In 2007, the museum’s community-building role kicked into gear when Modesto was ranked the least livable of the nation’s 373 largest cities in Cities: Ranked and Rated. Instead of disputing the ranking, we asked: What can we do as an art museum to improve the quality of life for the people of Modesto? In 2008, we launched “Building a Better Modesto,” an ongoing program using art, architecture, landscape, and urban design to create a more livable and vibrant city. As part of the program, we drafted the city’s first public art policy and will soon install three artist-designed bike racks in the Design District.

In September, we co-hosted our seventh annual architecture festival with the American Institute of Architects’ Sierra Valley Chapter. It was a huge success. More than 5,000 people attended and more than a dozen public, private, and nonprofit organizations participated. We had more than 130 free events, including classes for local architects, landscapers, and design professionals. This year’s most popular event was an architecture workshop for families in which more than 600 kids and their parents built Lego houses, engineered pipe-cleaner projects, created paper tube chairs and structures, and filled in coloring books depicting Modesto area buildings.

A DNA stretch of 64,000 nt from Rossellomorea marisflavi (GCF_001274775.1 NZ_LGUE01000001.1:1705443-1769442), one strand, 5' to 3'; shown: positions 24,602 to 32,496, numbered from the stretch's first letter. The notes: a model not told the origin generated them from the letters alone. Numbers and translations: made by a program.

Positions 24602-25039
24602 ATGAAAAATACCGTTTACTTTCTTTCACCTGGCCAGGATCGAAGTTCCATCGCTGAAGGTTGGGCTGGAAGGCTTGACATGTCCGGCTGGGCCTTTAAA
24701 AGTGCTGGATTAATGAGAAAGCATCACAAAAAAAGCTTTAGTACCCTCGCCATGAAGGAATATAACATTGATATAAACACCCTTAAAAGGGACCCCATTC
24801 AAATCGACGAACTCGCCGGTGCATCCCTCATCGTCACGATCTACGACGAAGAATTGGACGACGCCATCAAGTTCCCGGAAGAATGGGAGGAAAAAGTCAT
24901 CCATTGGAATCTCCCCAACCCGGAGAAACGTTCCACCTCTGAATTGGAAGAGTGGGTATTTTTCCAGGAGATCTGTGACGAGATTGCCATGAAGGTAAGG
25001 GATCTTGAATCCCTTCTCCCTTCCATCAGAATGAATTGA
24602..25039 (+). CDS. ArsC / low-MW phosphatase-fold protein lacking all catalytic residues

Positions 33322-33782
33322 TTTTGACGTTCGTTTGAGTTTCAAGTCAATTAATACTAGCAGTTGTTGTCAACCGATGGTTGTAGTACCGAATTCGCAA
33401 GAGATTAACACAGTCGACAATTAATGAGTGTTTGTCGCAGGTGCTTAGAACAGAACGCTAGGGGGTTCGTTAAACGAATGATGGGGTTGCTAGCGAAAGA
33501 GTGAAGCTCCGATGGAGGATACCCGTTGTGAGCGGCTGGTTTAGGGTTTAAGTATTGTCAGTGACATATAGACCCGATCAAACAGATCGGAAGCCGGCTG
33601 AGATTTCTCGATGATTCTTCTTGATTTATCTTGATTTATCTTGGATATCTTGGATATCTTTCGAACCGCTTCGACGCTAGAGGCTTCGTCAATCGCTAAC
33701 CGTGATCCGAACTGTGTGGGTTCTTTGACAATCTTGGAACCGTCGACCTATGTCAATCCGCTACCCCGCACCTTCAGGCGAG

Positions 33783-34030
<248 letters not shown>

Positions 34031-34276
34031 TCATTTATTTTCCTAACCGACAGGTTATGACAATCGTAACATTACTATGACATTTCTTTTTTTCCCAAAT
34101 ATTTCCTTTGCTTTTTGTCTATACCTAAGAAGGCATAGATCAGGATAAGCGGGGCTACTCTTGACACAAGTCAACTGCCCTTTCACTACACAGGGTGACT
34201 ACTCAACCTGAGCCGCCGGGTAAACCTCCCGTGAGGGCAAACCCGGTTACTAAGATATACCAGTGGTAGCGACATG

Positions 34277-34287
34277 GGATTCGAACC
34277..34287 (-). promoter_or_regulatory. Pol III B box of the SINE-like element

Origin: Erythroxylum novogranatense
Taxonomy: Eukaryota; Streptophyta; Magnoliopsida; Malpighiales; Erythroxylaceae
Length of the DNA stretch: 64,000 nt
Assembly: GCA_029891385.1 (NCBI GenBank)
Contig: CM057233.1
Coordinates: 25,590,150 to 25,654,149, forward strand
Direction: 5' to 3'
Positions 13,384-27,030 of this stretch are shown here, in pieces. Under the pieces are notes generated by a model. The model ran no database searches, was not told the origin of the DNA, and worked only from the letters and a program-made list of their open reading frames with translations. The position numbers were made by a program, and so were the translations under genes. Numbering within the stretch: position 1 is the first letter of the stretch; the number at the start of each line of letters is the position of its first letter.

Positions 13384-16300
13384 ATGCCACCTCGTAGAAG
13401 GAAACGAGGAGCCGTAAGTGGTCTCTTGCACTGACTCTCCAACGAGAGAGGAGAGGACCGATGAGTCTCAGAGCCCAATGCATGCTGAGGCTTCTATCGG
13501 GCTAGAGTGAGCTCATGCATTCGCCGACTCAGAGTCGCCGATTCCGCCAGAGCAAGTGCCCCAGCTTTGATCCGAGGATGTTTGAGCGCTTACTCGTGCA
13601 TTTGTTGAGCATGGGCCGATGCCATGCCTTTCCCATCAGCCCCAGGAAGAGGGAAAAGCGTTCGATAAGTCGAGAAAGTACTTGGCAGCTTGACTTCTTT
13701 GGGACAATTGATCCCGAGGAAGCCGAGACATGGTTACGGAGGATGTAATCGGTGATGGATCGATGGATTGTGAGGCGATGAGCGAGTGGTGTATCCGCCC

This work is much more difficult than I expected. I assumed that I could just tell people we were interested in building community, and they would get on our side. I’ve encountered many people here who are afraid our work will cost them money and our efforts to designate special districts will create more government red tape that they don’t want.